Heading down under for a year on an Australia working holiday visa is a bit of a right of passage for many travellers, especially those from the UK.
The lure of sunny beaches, solid working wages and a whole heaps of adventures is pretty hard to turn down!
As part of the post Brexit trade deals (boring I know, but it gets more exciting, I promise!) the UK and Australia have proposed some epic new changes to the Australia working holiday scheme which could make Oz the perfect escape for your post COVID escape!
So what’s the new deal with taking a working holiday in Australia?
Australia Working Holiday Visa Changes – What You Need To Know!
Age Increase – To 35
One of the first big changes to the Australia working holiday visa is an age increase. Up until now you had until your 30th birthday to apply, with the latest entry into Australia being the day before your 31st birthday.
It looks like they’re now increasing this age limit to 35 – giving you 5 more years to play with and opening up the door again for those who may have thought they’d already missed out!
3 Year Visa
Currently Brits could get a 12 month Australia working holiday visa straight off, able to extend them to 3 or even 3 years.
The new Australia working holiday visa option looks set to shuffle this around big time, allowing you to get 3 years from the word go.
Which obviously means three times the amount of fun and adventure – happy days!
The End Of Farmwork?
One of the biggest shake ups though has to be the end of mandatory farm work as part of your visa extension. Currently if you wanted to unlock the 2nd or 3rd year visa you had to complete a minimum of 88 days rural/farm work.
Now this has been widely criticised for years.
Not only because Ausies don’t have any comparable restrictions on their visas in the UK, but also because The Australian farm industry has a really bad reputation for taking advantage of the farm work rule.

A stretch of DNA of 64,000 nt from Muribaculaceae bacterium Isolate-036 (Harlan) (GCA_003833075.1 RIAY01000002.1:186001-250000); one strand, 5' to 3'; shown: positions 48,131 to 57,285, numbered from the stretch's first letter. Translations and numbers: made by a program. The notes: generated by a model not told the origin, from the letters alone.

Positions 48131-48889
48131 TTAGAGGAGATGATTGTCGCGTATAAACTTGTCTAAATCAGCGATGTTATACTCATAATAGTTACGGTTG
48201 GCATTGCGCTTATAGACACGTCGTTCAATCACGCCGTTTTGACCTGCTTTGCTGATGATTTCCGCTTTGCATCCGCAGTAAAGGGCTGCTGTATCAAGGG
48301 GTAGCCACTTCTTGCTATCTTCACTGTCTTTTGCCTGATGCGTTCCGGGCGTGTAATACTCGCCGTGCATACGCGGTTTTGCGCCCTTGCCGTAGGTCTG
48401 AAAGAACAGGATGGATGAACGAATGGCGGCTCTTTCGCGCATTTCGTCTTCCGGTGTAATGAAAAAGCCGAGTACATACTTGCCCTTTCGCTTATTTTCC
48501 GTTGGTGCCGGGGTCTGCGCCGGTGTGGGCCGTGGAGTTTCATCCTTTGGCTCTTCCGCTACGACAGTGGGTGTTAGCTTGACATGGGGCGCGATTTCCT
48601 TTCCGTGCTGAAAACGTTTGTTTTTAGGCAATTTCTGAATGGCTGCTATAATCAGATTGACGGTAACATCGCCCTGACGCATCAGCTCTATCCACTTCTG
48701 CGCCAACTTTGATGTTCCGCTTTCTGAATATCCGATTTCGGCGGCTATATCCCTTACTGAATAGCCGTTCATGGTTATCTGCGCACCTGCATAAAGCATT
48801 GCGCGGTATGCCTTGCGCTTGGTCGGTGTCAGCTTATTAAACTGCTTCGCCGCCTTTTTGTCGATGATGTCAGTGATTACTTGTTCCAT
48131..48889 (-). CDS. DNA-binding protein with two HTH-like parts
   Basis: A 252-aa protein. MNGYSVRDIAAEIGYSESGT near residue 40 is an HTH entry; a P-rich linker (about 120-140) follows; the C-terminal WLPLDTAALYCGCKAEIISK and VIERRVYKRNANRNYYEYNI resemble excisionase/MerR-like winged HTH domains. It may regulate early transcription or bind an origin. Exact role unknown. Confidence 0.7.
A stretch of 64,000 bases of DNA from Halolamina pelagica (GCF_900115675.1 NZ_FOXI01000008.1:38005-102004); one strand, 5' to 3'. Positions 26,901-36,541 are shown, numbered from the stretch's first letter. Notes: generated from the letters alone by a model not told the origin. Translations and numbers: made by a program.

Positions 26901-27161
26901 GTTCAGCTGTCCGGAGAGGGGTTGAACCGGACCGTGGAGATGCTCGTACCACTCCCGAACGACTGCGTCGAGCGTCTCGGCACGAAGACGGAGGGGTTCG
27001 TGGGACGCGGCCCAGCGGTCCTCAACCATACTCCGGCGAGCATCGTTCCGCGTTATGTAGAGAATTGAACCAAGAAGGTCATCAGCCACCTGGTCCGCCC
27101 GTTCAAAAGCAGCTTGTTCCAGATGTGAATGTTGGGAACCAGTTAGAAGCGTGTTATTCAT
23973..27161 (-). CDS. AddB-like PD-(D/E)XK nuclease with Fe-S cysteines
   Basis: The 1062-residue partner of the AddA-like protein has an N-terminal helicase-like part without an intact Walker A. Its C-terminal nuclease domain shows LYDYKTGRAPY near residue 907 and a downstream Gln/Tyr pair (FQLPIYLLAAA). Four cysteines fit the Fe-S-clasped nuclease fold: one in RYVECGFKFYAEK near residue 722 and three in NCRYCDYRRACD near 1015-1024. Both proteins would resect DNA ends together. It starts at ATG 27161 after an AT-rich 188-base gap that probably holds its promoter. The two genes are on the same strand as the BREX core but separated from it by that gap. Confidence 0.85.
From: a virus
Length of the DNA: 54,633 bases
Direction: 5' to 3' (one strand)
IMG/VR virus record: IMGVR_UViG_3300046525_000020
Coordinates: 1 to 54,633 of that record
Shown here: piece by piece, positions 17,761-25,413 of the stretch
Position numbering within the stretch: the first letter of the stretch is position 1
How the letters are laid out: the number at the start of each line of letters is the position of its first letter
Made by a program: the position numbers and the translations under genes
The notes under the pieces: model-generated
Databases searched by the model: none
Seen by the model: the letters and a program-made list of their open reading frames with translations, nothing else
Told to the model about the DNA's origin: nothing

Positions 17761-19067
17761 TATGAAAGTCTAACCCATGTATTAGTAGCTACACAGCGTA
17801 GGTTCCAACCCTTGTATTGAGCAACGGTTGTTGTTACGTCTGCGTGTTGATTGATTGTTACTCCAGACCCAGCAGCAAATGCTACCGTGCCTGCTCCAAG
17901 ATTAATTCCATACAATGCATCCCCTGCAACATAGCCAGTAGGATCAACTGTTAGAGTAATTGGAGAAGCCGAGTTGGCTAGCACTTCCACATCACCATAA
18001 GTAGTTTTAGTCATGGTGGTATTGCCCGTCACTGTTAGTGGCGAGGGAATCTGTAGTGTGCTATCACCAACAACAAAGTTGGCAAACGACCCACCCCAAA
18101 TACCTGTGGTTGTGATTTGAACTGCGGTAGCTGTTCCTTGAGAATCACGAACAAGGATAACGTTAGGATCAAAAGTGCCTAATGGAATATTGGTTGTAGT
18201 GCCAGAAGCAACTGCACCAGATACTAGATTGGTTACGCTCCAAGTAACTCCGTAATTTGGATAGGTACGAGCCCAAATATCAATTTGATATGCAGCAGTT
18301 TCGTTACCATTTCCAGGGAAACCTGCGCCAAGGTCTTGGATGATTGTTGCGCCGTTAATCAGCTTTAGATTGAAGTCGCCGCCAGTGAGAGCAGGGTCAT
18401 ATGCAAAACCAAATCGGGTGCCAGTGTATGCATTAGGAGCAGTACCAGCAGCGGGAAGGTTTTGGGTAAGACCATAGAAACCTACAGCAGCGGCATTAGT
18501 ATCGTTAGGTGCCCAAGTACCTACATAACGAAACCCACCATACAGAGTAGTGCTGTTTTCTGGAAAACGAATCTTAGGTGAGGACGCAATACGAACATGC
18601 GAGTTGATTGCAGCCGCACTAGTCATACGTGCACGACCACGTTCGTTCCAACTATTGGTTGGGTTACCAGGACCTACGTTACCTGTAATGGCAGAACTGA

Terrible pay, terrible working conditions and some seriously bad experiences – it was really hit and miss as to whether you’d end up lucking out on an epic farm placement or end up being treated as slave labour.
The end of the farm work rule for your Aussie visa is a much welcomed one!
Don’t Book Your Flight Quite Yet Though!
As exciting as these changes are, they’re not quite 100% there yet and official policy has yet to be confirmed.
Still – the fact these chats have been had and the proposed changes have been made public is a huge move in the right direction, especially for those who have missed out due to the age restrictions!
Fingers crossed everything goes ahead as discussed (and we’ll be updating this page as things progress!) so when borders re-open (Australia is currently closed to international arrivals anyway!) you can bounce to the land down under and enjoy an epic Australia working holiday visa!
So don’t book flight just yet, but there’s no harm in getting some planning underway so you’re prepare when everything gets green lit!
June 2022 Update – What Has Been Confirmed?
As per the official announcement on 22nd June (which you can read here) we now know a few things for certain:
- From 8 May 2021, WHMs working in the tourism and hospitality sectors anywhere in Australia may now work for up to 12 months with the same employer or organisation (previously this wasn’t allowed or an exception needed to be applied for)
- From 22 June 2021, work undertaken in the tourism and hospitality sectors in northern, remote or very remote Australia can also be counted as specified work towards eligibility for a second or third working holiday visa.
- This option will be available for working holiday visa applications lodged from March 2022.
Obviously the change in the farm work is the biggest (and best change!) we’ve seen to the working holiday visa programme for a while.
The statements of applications from March 2022 is also the first mention of any firm dat for new visa applications too. It could hint at a potential reopening date for Australia (fingers crossed) but it might also just be a formal date when the above changes comes into effect for new visas.
Either way – it’s a good step forward for those eyeing up a year of work and travel in Australia!